Vance has participated in programs through the Center for New Ventures and Entrepreneurship, including 3 Day Startup, and has developed a small business renting GoPro action cameras online.
The additional 16 participating students represented Cornell University, Harvard University, Ohio State University, University of California – Berkeley, University of Illinois, University of Michigan, The Massachusetts Institute of Technology (MIT) and The Wharton School.

ABOUT MAYS BUSINESS SCHOOL
Texas A&M University’s Mays Business School educates more than 5,600 undergraduate, master’s and doctoral students in accounting, finance, management, management information systems, marketing and supply chain management. Mays consistently ranks among the top public business schools in the country for its undergraduate and MBA programs, and for faculty research. The mission of Mays Business School is creating knowledge and developing ethical leaders for a global society.

Categories: Centers

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When 32 Mays Business Honors students visited Atlanta, they learned first-hand how several top companies carry out their mission statements. Students toured encompassed the corporate headquarters of Coca-Cola, Chick-fil-A, CNN and UPS, as well as attended Cirque du Soleil show and explored of downtown Atlanta.

Kris Morley, director of the Business Honors program, and academic advisor Eric Newman accompanied the group. Junior Megan Plate planned and organized the Nov. 5-9 trip.

Sophomore Daniel Hulse wrote these observations of the trip: “Huge but quaint. Busy yet quiet. This is the Atlanta paradox. Atlanta is a huge city home to numerous large corporations, the busiest airport in the world, and 5.5 million people contained within its metropolis. Yet I never felt crowded walking around the streets of the storied city with the Business Honors group that visited CNN, World of Coke, UPS and Chick-Fil-A.”

At Coke, the students learned of the brand’s association with happiness. Their facilities can produce 7,000 bottles of Coca-Cola every minute and for a company that is known worldwide, efficiency and quality are essential.

“Coke is literally all over the world, and they associate their brand with happiness, which is both brilliant marketing and a pleasant reminder that businesses exist because they offer products that make people’s lives better,” Hulse said.

The CNN behind-the-scenes tour included a question-and-answer session with Paul Crum, VP of News Operations. Crum spoke of the company’s desire for their influence not to be limited to viewers of television, but to also reach social media and smartphone users.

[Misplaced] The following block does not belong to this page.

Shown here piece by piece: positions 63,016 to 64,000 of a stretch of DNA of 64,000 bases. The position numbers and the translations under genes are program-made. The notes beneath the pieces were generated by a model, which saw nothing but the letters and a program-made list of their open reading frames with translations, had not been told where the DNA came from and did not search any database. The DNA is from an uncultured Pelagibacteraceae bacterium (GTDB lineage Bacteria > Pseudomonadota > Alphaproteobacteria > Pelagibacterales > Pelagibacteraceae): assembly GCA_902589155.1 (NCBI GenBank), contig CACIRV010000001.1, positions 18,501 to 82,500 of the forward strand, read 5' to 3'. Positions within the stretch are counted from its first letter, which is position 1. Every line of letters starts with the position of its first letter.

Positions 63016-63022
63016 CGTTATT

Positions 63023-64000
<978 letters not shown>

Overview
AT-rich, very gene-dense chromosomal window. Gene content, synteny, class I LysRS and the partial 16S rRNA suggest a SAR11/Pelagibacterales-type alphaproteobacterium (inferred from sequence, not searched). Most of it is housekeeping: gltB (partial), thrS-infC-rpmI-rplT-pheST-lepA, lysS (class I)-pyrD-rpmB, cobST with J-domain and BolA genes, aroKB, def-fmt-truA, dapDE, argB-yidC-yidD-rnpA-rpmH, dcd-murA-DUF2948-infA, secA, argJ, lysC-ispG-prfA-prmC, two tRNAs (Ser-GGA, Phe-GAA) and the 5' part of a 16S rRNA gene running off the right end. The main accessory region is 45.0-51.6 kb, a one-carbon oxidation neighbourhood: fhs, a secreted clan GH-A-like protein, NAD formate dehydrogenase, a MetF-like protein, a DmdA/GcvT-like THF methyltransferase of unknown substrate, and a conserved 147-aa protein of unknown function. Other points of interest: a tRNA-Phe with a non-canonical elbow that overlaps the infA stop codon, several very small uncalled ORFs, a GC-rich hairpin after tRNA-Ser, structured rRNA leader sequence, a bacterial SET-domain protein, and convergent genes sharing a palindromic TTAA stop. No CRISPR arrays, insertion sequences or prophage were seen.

“It is devotion to information, loyalty to the public and commitment to remaining the best in its field,” senior Taylor Arndt said.

Next was a visit to the UPS headquarters, which junior Tyler Dawson said has a lobby resembling a hotel’s. Sophomore Matthew Korioth said he didn’t understand the UPS commercials claiming, “We love logistics!” until he visited the headquarters. “It was amazing to see how much the team was dedicated to efficiency and logistics, and the theme was consistent among everyone who spoke,” he said. “UPS is definitely a company that understands its goals and strengths.”

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Then Chick-Fil-A, which Dawson said “focuses on a lot more than just chicken,” encouraged students to go above and beyond in the workplace and in their daily lives.
“I learned that in the future, when I start to look for a job, the company culture is very important to me. I want to work for a business that I not only respect their product or service, but I respect the culture they promote internally,” freshman Loryn Setterquist said.

Junior Kati Hewitt also discovered it is the type of company she hopes to work for one day. It is one that is “comprised of passionate employees, innovation and the courage and confidence to be closed on Sunday.”

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From their trip students gained valuable insight into the inner workings of Atlanta’s top corporations, built lasting friendships and discovered that learning does not have to happen in a classroom. They also encourage other Business Honor students to attend similar trips in the future. Sophomore Mason Hairston said, “Years from now, when friends and family ask me about my college experiences, I am sure this trip will be one of the first I will tell.”

ABOUT MAYS BUSINESS SCHOOL

Texas A&M University’s Mays Business School educates more than 5,600 undergraduate, master’s and doctoral students in accounting, finance, management, management information systems, marketing and supply chain management. Mays consistently ranks among the top public business schools in the country for its undergraduate and MBA programs, and for faculty research. The mission of Mays Business School is creating knowledge and developing ethical leaders for a global society.

Categories: Mays Business